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Genet Epidemiol. 2001 Sep;21(2):81-104.

International Genetic Epidemiology Society: commentary on Darkness in El Dorado by Patrick Tierney.

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Department of Medical Biometry, Informatics and Epidemiology, University of Bonn, Bonn, Germany.


The International Genetic Epidemiology Society (IGES) has examined the charges against James V. Neel and his colleagues contained in the recently published book by Patrick Tierney entitled Darkness in El Dorado: How Scientists and Journalists Devastated the Amazon (W.W. Norton, 2000). The book implicates Neel in causing or promoting an epidemic of measles among the Yanomamö Indians of Venezuela in 1968 leading to "hundreds if not thousands" of deaths by using a "dinosaur" vaccine (Edmonston B) as a deliberate "experiment" to test his "eugenic" theories. Tierney also attempts to link this research, funded by the Atomic Energy Commission (AEC), with a broader tapestry of human radiation experiments. To investigate these serious charges, the IGES undertook a thorough examination of most source documents referenced in Tierney's book, Neel's field logs, notes, first-hand reports, contemporary writings, film sound tracks, etc., and conducted interviews with many relevant persons. The IGES finds that these allegations are false. Neel was not a eugenicist and was in fact highly critical of both the scientific basis of eugenics and its coercive social policies. In this regard, Tierney has grossly misrepresented Neel's views on a wide range of social implications of modern civilization for the long-term health of the gene pool. Far from causing an epidemic of measles, Neel did his utmost to protect the Yanomamö from the ravages of the impending epidemic by a vaccination program using a vaccine that was widely used at the time and administered in an appropriate manner. There was nothing experimental about the vaccination program, which in fact severely hindered the primary scientific objectives of the expedition. Although the research was funded in large part by the AEC, there was no element of radiation research and the work had no connection with the ethical abuses that have been reported from AEC-sponsored radiation research, such as studies of heavy isotopes. Neel's seminal contributions to a broad range of topics in human genetics have been extensively chronicled elsewhere. His research on the Yanomamö in particular has provided unique insights into the evolutionary biology of our species, the role of sociocultural practices, such as kinship relationships and selective pressures in shaping the genetic diversity of primitive population isolates, as well as the general picture of health in such populations. The IGES decries the damage done to the reputation of one of its founders and its first President and the misperception this book may have caused about the conduct of research in genetic epidemiology. Ethical issues about scientific research in primitive populations deserve serious and wide discussion, but the IGES condemns the gross misrepresentation of the facts and demonization of the principal characters in this book.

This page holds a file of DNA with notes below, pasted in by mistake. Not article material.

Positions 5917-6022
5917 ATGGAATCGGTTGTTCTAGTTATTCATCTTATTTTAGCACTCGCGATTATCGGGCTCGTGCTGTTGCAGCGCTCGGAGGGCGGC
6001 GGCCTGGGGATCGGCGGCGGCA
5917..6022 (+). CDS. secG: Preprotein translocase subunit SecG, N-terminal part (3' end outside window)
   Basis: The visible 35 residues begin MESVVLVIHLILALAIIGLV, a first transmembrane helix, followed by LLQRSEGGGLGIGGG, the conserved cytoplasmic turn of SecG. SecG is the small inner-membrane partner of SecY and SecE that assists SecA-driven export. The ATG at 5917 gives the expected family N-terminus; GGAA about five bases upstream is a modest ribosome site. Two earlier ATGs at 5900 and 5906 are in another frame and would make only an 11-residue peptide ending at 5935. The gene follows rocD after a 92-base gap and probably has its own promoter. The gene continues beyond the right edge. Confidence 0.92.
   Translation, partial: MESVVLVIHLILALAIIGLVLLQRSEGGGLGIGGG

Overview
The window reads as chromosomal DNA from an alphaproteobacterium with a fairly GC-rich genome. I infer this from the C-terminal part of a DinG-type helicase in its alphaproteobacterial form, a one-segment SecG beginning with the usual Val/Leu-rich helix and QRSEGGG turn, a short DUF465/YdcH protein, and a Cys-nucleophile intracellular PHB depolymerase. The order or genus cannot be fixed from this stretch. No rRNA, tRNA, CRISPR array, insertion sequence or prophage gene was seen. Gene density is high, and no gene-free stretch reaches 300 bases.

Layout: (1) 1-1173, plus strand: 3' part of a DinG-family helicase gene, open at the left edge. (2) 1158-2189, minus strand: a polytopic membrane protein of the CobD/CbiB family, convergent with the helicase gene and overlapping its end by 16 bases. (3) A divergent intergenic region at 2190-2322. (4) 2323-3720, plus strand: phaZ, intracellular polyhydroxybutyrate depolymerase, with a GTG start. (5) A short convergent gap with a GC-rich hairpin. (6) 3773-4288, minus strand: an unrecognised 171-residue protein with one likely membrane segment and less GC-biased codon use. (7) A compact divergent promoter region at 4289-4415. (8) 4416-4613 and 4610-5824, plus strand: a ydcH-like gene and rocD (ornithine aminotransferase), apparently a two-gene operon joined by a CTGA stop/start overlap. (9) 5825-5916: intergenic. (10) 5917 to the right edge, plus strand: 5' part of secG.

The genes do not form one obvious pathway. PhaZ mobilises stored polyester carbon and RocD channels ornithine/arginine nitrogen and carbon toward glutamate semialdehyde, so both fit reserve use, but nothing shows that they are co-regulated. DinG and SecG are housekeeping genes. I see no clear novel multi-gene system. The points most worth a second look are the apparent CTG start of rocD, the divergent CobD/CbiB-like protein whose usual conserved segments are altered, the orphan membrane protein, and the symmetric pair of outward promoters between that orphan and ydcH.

[Indexed for MEDLINE]

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